RISK FOR CAREGIVER ROLE STRAIN
Caregiver is vulnerable for felt difﬁculty in performing the family
• Not developmentally ready for
• Situational factors, such as
caregiver role (e.g., young
adult who must unexpectedly
care for a middle-age parent)
close relationship between
caregiver and care recipient;
discharge of family member
• Evidence of drug or alcohol
with signiﬁcant home care
addiction in caregiver or care
recipient, health impairment
of caregiver, severity or unpre-
dictable course of illness, or
instability of care recipient’s
needs; inadequate environment
or facilities for providing care;
isolation, inexperience, or
overwork of caregiver; lack of
recreation for caregiver; pres-
ence of abuse or violence;
• Evidence of codependency;
simultaneous occurrence of
deviant, bizarre behavior of care
recipient; dysfunctional family
coping patterns that existed
before the caregiving situation
other events that cause stress
for family (signiﬁcant personal
loss, natural disaster, economic
hardship, or major life events)
ASSESSMENT FOCUS (Refer to comprehensive assessment parameters.)
The caregiver will
• Identify current stressors.
• Identify appropriate coping strategies and will state plans to incor-
porate strategies into daily routine.
• State intention to contact formal and informal sources of support.
• State intention to incorporate recreational activities into daily rou-
• Report satisfaction with ability to cope with stress caused by care-
SUGGESTED NOC OUTCOMES
Caregiver Emotional Health; Caregiver Home Care Readiness; Care-
giver Lifestyle Disruption; Caregiver–Patient Relationship; Caregiver
Physical Health; Caregiver Stressors; Caregiving Endurance Potential;
INTERVENTIONS AND RATIONALES
Determine: Help caregiver identify current stressors. Ask whether
stress is likely to increase or decrease in the future to evaluate the
risk of caregiver role strain.
Attend: Encourage caregiver to discuss coping skills used to
overcome similar stressful situations in the past to bolster caregiver’s
conﬁdence in ability to manage current situation and explore ways
to apply coping strategies before caregiver becomes overwhelmed.
Help caregiver identify formal and informal sources of support,
such as home health agencies, municipal or county social services,
hospital social workers, physicians, clinics and day-care centers, fam-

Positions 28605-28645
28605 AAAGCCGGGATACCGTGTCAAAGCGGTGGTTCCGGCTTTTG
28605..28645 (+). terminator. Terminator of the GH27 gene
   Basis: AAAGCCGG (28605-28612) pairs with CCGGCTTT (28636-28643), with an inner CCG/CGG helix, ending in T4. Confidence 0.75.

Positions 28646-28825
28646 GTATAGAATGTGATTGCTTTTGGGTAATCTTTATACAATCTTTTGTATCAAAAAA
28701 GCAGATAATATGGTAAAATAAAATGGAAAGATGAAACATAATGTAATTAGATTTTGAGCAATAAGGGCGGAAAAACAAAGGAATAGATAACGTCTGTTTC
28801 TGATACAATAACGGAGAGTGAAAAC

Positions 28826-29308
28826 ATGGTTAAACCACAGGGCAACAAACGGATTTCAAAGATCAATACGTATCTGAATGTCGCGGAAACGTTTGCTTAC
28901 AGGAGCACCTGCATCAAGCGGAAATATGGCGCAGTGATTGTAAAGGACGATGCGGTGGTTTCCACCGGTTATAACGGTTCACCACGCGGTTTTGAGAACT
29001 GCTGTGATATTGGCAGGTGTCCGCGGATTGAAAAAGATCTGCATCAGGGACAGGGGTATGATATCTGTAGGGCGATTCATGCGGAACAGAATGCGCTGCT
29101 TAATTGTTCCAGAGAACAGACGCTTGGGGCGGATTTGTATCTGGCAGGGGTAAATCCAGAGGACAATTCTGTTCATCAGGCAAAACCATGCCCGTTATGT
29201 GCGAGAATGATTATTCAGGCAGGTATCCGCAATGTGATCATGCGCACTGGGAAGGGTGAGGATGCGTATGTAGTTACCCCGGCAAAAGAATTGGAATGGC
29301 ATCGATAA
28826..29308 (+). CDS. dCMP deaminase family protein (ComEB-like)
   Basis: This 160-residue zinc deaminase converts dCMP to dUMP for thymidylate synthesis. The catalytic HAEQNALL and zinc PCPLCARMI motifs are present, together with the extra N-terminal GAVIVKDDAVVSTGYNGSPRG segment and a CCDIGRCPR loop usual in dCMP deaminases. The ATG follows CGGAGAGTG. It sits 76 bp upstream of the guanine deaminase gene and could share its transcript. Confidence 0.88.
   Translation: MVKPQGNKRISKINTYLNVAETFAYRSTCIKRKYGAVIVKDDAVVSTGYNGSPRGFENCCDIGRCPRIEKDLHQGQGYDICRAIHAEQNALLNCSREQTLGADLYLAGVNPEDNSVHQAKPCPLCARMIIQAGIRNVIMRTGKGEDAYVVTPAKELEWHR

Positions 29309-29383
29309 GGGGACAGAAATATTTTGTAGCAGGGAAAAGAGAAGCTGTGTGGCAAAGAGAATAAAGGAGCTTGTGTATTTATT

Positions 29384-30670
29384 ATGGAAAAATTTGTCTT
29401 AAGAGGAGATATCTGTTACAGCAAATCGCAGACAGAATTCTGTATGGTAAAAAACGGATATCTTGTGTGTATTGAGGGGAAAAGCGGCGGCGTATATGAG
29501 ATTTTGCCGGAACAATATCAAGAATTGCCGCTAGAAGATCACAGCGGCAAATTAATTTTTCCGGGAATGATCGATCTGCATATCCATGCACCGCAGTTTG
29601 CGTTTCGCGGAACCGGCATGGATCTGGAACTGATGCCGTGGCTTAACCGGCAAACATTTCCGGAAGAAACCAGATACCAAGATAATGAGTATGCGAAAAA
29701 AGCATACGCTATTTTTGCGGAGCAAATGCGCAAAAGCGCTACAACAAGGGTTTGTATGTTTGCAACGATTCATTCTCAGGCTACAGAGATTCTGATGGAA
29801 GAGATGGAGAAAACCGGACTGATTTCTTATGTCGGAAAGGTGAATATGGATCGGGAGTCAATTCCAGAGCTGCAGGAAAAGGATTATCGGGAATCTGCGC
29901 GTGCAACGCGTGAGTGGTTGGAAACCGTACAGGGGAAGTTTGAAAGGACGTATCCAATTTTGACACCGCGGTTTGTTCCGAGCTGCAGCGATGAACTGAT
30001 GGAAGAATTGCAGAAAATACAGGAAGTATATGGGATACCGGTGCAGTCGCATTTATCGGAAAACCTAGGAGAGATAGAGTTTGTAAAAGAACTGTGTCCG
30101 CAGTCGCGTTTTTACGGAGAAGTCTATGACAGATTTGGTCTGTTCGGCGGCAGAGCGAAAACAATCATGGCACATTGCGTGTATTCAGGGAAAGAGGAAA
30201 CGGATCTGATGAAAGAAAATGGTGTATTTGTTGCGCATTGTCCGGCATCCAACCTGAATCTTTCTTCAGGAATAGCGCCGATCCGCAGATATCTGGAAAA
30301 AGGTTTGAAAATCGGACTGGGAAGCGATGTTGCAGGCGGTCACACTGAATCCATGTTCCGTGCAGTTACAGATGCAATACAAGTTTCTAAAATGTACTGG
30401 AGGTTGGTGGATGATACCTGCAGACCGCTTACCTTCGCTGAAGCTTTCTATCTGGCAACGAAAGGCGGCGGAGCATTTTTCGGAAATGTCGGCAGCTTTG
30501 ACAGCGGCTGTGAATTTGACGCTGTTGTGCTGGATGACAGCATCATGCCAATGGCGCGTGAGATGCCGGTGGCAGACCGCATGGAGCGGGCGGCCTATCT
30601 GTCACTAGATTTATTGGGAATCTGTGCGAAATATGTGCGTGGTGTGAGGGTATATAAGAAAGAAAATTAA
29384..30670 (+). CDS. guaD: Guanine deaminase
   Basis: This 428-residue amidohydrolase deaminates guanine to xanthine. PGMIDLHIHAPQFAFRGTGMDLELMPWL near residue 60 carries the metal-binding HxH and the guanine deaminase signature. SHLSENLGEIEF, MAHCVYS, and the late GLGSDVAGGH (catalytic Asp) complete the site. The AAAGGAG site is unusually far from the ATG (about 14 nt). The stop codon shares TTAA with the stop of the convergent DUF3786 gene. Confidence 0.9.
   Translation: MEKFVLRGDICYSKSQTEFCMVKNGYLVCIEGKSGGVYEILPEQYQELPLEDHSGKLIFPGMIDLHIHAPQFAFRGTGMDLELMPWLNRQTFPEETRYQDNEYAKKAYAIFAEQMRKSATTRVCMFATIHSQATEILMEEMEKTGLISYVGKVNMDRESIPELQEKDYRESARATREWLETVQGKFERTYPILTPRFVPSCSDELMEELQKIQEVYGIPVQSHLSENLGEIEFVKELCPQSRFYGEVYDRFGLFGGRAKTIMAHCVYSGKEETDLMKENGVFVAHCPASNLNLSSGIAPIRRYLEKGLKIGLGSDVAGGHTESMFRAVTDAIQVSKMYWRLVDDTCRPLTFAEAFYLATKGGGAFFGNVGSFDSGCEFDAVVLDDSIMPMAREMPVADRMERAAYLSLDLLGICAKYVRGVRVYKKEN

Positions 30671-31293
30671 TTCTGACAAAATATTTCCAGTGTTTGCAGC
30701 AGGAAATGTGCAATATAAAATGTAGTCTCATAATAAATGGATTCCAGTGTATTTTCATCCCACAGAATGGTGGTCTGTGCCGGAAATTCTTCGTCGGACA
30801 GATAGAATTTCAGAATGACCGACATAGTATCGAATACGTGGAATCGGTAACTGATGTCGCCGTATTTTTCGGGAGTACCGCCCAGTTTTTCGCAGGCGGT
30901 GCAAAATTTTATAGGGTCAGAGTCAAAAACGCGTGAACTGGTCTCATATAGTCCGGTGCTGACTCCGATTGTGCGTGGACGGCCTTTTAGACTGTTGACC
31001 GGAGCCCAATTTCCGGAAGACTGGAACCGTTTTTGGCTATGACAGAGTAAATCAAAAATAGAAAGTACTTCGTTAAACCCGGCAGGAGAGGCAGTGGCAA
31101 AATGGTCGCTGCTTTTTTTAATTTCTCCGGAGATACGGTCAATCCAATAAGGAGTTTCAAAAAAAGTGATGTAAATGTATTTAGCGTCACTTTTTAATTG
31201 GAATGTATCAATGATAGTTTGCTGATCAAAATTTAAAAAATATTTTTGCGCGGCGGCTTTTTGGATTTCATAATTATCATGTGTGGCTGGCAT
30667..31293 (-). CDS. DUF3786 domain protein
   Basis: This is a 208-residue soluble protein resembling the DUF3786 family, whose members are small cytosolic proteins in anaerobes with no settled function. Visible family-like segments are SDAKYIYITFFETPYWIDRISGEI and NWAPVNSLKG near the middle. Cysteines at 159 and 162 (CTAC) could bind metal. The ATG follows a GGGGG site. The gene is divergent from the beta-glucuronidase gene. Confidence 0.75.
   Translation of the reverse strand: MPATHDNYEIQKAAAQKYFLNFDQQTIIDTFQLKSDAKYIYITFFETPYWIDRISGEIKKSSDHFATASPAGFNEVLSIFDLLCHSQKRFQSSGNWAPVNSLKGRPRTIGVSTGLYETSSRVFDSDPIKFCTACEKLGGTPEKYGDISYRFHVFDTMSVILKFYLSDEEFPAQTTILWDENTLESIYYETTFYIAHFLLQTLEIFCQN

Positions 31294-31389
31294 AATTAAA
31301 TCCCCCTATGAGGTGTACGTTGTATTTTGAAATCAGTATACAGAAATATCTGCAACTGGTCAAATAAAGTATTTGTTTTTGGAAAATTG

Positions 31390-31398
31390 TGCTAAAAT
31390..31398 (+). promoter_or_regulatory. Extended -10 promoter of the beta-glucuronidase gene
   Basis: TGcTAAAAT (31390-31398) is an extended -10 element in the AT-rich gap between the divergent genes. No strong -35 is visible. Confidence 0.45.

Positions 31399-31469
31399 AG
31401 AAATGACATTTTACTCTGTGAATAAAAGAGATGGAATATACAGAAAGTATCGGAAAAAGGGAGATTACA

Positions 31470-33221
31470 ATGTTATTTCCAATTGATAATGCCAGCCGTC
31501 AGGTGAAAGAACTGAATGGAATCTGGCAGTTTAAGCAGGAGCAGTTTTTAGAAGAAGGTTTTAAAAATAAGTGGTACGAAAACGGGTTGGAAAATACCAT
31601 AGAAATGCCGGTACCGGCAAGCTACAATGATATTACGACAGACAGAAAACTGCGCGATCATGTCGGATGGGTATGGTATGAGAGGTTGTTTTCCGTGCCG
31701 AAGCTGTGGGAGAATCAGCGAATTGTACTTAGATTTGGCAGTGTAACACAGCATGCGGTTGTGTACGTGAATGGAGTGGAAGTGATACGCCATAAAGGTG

ily members, friends, church groups, and community volunteers, to
plan for an occasional or regularly scheduled respite.
Encourage caregiver to discuss hobbies or diversional activities.
Incorporating enjoyable activities into the daily or weekly schedule
will discipline caregiver to take needed breaks from caregiving
responsibilities and thereby diminish stress.
Encourage caregiver to participate in a support group. Provide infor-
mation on organizations such as Alzheimer’s Association and Children
of Aging Parents to foster mutual support and provide an outlet for
expressing feelings before frustration becomes overwhelming.
If caregiver seems overly anxious or distraught, gently point out
facts about care recipient’s mental and physical condition. Many
times a caregiver’s perspective is clouded by a long history of emo-
tional involvement. Your input may help caregiver view the situation
more objectively. Suggest ways for caregiver to use time efﬁciently.
Better time management may help caregiver reduce stress.
Manage: If you believe that excessive emotional involvement is hin-
dering caregiver’s ability to function, consider recommending Code-
pendents Anonymous to provide support.
SUGGESTED NIC INTERVENTIONS
Caregiver Support; Home Maintenance Assistance; Referral; Respite
Care; Role Enhancement; Support Group
Perren, S., et al. (2006, September). Caregivers’ adaptation to change: The
impact of increasing impairment of persons suffering from dementia on
their caregivers’ subjective well-being. Aging and Mental Health, 10(5),